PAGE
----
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Crane Point Museum & Nature Center, Marathon

Categories: Wildlife Areas, Nature & Parks
Inspirock Rating:
4/5 based on 420+ reviews on the web
Explore the natural world of the Florida Keys and see how people from different cultures have interacted here at Crane Point Museum & Nature Center. Take a stroll through the native plant species of the tropical hardwood hammock, see a variety of local animals, and visit the wild bird rescue center. The nature center's museum displays recreated habitats and artifacts belonging to various settlers and pioneers, from Calusa Indians to Spanish explorers and pirates. The touch ponds and play area provide entertainment for kids. You can also enter the well-preserved house built by George Adderley, an early-20th century Bahamian pioneer. Much of the nature center is outdoors; bring insect repellent to ward off bugs. Use our Marathon trip itinerary maker to add Crane Point Museum & Nature Center and other attractions to your Marathon vacation plans.
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  • It was cool to see the history of the area in a short video before entering the park. It was hot and humid, although the canopy protects you from direct sunlight. By the end of the short hike, everyon...  read more »
  • Not sure I needed to pay $15 per adult to complete what is essentially a walk in a park. It took about 2hrs at a gentle stroll and although it was hot, there is plenty of natural shade from the tree c...  read more »
  • A piece of natural Florida landscape. Call ahead to book their trolley tour which was entertaining and informative. The museum is small but wide ranging and fully air conditioned. 
  • I should be giving this place 5 stars. You're able to walk through a native Floridian coastal landscape. Mostly great signage brings meaning to everything you see. However, I can't figure out why it's called Crane's Point. Sure the Crane family built a house there in the 60s. If they had donated the land for the museum, maybe it's worth the name. But the real person it should be named after is George Adderly a Bahamian who in the early 1900s started a settlement there (now his house is interesting to look at). What Adderly and his fellow Bahamians went through to scrape together a life in the keys, is truly worthy of naming the point, the museum, etc. after him. It's not a state or national park. You'll figure that out almost instantly. Map has details left out (Hammock Loop?). Museum can't even place the exhibits in chronological order. Still a great walk. Very big on donors leaving memorial plaques in the gardens next to the museum. Takes on a cemetery feel, walk past butterfly garden, hammock loop to get on Adderly lane. You're not alone, if you find Adderly lane a bit hard to find.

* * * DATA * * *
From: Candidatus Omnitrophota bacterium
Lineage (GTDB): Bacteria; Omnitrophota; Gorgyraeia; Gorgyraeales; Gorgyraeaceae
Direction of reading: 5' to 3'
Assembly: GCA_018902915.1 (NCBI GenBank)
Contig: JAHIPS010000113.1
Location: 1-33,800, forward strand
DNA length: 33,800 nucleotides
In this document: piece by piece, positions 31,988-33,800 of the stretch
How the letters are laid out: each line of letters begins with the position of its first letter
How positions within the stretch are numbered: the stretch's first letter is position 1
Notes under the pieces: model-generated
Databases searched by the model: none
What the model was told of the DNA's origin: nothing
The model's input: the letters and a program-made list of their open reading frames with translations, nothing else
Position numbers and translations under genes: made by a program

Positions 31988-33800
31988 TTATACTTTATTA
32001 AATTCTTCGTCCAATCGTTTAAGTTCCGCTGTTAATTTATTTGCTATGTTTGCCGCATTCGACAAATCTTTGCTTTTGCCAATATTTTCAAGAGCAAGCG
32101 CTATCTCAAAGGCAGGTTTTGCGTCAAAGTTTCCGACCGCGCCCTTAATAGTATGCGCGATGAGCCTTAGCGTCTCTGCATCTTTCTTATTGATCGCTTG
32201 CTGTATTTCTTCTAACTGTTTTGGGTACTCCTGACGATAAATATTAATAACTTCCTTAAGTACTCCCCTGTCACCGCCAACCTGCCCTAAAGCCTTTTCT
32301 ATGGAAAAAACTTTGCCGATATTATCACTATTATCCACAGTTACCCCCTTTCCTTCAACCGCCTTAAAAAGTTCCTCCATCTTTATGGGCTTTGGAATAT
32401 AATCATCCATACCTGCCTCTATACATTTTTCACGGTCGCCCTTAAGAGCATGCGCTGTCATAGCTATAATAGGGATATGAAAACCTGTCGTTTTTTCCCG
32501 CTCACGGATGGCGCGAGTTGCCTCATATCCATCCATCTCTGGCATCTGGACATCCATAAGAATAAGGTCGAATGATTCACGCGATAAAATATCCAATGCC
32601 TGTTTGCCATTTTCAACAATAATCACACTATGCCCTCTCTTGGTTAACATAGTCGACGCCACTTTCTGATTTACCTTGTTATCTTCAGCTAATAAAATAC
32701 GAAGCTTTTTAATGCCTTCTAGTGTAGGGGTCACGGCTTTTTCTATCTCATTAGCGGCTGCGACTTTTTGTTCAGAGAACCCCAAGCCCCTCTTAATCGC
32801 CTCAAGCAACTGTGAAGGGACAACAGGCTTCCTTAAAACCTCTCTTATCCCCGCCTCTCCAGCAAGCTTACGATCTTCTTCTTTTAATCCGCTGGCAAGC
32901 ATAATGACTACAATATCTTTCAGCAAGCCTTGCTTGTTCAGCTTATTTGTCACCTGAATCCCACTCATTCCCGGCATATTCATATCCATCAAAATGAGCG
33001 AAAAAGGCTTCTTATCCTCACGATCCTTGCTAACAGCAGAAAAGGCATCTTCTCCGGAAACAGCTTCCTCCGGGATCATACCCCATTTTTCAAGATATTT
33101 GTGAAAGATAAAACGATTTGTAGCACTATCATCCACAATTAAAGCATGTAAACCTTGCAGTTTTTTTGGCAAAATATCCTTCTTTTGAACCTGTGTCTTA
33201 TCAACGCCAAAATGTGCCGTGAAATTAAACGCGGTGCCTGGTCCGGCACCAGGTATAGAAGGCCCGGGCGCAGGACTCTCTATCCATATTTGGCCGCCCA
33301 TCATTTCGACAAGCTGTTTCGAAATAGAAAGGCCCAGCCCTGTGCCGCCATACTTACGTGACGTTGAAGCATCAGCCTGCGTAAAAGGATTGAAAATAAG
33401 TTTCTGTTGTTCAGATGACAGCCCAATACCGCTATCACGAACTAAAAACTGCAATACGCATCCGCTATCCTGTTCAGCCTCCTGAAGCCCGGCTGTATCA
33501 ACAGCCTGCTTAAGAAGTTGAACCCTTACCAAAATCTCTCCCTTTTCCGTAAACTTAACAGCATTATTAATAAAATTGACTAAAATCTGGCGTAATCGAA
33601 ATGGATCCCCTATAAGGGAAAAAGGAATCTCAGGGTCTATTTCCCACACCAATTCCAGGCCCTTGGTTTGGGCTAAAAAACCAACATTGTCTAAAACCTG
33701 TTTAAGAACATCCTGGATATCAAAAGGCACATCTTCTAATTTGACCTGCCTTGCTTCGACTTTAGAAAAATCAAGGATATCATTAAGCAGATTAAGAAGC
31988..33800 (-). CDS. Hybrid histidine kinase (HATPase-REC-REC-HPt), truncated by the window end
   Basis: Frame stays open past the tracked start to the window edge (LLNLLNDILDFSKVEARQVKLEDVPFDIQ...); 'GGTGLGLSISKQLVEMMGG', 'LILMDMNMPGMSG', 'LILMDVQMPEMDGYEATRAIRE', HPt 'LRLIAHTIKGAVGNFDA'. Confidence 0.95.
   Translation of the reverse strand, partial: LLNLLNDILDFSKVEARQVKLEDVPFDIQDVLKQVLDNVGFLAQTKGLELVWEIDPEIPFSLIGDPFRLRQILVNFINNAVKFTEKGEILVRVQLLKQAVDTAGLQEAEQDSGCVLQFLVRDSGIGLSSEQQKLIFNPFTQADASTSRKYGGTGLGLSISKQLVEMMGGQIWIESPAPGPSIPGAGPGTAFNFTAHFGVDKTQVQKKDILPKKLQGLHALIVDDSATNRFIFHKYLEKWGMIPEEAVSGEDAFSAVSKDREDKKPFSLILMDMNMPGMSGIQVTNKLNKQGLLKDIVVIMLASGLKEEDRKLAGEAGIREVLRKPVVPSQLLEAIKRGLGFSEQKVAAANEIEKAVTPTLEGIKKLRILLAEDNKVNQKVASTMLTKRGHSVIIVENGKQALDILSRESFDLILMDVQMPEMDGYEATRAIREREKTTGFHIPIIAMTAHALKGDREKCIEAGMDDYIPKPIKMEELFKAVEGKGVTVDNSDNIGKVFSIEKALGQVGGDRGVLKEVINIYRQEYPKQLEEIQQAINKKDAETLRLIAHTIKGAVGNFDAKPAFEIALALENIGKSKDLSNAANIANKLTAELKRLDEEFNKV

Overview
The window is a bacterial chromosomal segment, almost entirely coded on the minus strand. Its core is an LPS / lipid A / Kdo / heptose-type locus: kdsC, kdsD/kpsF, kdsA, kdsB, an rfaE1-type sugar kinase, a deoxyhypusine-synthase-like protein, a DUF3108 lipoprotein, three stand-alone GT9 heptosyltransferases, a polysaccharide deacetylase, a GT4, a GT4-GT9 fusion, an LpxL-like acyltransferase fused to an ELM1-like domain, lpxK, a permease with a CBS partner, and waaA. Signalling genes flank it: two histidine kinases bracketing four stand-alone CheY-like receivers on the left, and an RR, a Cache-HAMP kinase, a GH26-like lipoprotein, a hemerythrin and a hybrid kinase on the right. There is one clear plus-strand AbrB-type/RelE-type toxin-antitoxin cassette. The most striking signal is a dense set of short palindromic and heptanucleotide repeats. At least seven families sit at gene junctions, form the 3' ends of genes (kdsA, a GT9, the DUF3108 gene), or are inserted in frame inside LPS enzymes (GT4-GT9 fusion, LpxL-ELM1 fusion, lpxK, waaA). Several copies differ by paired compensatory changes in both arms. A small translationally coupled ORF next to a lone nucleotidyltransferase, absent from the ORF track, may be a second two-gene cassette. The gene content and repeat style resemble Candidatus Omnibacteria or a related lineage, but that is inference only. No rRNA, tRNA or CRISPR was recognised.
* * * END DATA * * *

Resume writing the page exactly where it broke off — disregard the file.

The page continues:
• Even in the rain this place was great. The trails are nice. Tons of little exhibits too see. Lots of history about the area and the keys in general. There were also large schools of fish at the point. The bird rehab center is also great! And this dosent include the museum and gift shop which is small but worth the visit. Spend about 3 hours here and we still had to rush so that goes to show there is a lot to see and enjoy! Less than $15 per person, this place is well worth the money. I've always past by it and never went inside, I'm glad I did!
  • Just spent a great evening looking at the night sky at the night sky program. There were telescopes to look at the stars and good stories about the stars and constellations. Thank you to Libby and Jeff for a fun evening. P. S. Don't forget your binoculars and bug spray.
  • Awesome Experience! The place is mostly run by volunteers who love what they do. I had a great time hiking the trails with my dog and learned some really cool facts that I didn't know before! They are extremely dog friendly, they even let my dog into the museum which was definitely worth checking out!
  • Great! We joined a tour given by Jimmy Dean. He was very informative. We learned a lot from him and make us appreciate nature a lot more. This tour has limited space available so make sure to reserve a spot. You can always walk the trail by yourself but won't be as interesting.
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